Into the Wilds
The first real Mexican Freudian, Gallo believes, was a poet from Mexico City --- Salvador Novo --- who wrote semi-obscene verse and chapter for a somewhat obscene journal aimed at Mexico City chauffeurs (called "El Chafirete"). Here's part of a typical Novo poem as published in the magazine in 1924.
Abro los ojos
Mi alma se expereza a; sol de la mañana
El cielo está azul
El muro es blanco
Por la ventana abierta
Azúcar o nieve...
(I open my eyes
My soul awakens to morning sunshine
The sky is blue
The whitewashed wall
By the open window
Sugar or snow?)
Not necessarily Ezra Pound or William Carlos Williams, but Novo is a rather interesting character on his own. Not only was he one of the first in Mexico to buy a Spanish translation of Freud's Introduction to Psychoanalysis, he was openly gay in a 1920's Latino culture, quite smitten by the chauffeurs that he knew, claiming to be turned on by the very stink of gasoline. He apparently, according to his autobiography, hustled every taxi- or bus-driver who came down the pike.
Freud's Mexico is jam-packed with obscure facts like this ... so much so that no matter our psychological resistance, we are pulled into it, learning, for instance, that
- Freud's first scientific study, in Trieste, in March of 1876, was not the human brain, but the sexuality of eels.
- One of Freud's biggest fans in Mexico was Raúl Carrancá y Trujillo, who came to be the judge at the trial of Ramón Mercader, the man who murdered Leon Trotsky. Carrancá was a judicial specialist in the sexuality of prisoners.
- Another strange artist in the Freudian Mexico City Fan Club was painter Remedio Varo. She did commissions. One of them was an ad for a plastic surgeon, Dr. Jaime Asch. It shows a lady with a Pinocchio-style nose entering Asch's clinic, next to a statue of a woman with six breasts.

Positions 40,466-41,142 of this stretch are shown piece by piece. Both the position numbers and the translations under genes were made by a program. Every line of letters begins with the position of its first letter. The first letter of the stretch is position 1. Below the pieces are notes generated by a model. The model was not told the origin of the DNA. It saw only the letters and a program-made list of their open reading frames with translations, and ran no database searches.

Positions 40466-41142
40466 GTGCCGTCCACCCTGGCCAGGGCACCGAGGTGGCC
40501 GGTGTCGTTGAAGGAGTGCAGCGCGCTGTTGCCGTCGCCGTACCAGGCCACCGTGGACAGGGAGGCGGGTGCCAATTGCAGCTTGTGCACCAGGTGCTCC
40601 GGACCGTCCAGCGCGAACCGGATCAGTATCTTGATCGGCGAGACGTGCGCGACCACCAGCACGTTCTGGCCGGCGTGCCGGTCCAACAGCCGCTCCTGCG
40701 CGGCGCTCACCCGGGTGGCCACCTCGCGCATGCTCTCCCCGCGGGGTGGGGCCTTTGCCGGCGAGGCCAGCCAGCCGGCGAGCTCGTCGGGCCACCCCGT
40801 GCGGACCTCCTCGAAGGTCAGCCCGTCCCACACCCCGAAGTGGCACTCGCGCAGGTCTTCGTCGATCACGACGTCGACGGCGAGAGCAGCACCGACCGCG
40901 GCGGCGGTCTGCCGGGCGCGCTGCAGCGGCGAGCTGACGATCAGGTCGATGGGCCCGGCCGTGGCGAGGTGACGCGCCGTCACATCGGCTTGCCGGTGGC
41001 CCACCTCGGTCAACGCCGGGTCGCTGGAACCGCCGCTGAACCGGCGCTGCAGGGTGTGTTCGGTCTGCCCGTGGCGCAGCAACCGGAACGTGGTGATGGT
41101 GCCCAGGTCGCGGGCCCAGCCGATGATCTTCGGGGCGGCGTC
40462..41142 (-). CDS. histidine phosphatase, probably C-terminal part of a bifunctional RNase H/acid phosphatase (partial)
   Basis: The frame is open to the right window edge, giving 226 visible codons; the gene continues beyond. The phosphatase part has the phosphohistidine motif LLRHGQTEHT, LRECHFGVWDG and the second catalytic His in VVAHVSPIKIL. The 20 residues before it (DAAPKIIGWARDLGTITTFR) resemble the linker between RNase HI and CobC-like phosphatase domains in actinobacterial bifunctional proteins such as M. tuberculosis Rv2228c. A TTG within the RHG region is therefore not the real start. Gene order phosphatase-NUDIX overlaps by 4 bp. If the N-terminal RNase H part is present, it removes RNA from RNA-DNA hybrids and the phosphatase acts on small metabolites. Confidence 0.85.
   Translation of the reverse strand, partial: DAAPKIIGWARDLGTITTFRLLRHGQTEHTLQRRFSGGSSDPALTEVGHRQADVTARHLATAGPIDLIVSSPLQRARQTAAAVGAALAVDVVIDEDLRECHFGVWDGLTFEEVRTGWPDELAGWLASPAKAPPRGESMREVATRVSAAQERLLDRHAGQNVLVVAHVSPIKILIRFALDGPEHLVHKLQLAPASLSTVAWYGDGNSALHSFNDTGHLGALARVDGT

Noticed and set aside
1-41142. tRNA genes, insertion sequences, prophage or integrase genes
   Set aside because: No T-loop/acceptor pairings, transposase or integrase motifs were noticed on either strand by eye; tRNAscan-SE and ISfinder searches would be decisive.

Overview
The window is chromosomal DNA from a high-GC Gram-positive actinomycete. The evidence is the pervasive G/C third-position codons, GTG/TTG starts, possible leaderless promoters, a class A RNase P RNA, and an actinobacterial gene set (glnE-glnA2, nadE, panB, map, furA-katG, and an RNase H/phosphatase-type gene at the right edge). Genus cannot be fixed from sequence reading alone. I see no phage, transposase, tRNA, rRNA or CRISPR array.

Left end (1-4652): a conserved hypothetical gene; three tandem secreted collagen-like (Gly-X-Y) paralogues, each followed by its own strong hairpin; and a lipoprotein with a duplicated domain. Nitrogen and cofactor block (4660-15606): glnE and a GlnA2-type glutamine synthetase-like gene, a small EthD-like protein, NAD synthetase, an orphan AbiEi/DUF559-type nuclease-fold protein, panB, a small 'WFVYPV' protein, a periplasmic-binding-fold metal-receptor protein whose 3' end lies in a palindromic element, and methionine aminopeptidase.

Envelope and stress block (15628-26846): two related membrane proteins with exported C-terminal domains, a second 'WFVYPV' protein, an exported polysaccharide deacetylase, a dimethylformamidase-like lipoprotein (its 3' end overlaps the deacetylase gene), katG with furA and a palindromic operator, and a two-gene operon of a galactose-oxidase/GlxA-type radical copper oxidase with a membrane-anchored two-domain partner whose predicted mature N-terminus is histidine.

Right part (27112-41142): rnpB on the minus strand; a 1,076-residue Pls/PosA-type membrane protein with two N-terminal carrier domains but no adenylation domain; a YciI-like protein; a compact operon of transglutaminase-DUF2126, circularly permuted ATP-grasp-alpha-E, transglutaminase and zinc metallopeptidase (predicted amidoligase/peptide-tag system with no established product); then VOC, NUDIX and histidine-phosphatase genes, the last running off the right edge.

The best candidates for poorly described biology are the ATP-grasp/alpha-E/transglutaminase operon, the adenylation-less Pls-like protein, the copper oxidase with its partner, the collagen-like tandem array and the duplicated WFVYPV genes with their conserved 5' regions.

- One Santiago Ramírez "interpreted the [Mexican] childhood enthusiasm for breaking piñatas as 'symptom of the aggressive feelings ... toward the pregnant mother.'"
- When Freud arrived in New York City, in 1909, he was bemused by the crowds he saw, is rumored to have said, "They don't realize we're bringing them the plague."
- In 1960, Fr. Gregoire Lemercier, head of Santa María de la Resurrección near Cuernavaca, "placed the entire monastery in group therapy."* A pair of doctors "treated groups of eight monks twice a week in eighty-minute sessions" --- until finally forbidden to do so by the Pope.
- The book by Freud that aroused the most interest in Mexico was Moses and Monotheism, with its revolutionary concept that the ban against "graven images" forced people to abandon figurative art and take up a more indirect representation, e. g., words. Freud was an avid collector of what was then known as "primitive art," which, at the time of his death, totaled some 2,000 pieces.
§ § §
Although Gallo has the temerity to call this Freud's Mexico, the connection --- at least to this reader --- is rather slight. There is an elaborate construct built around the fact that Archduke Maximilian, who was "Emperor" of Mexico for a scant three years (between 1864 and 1867), was, like Freud, from Austria. There is a labored reading of three of Freud's dreams from his ill-disguised autobiography, the best book he ever wrote, The Interpretation of Dreams.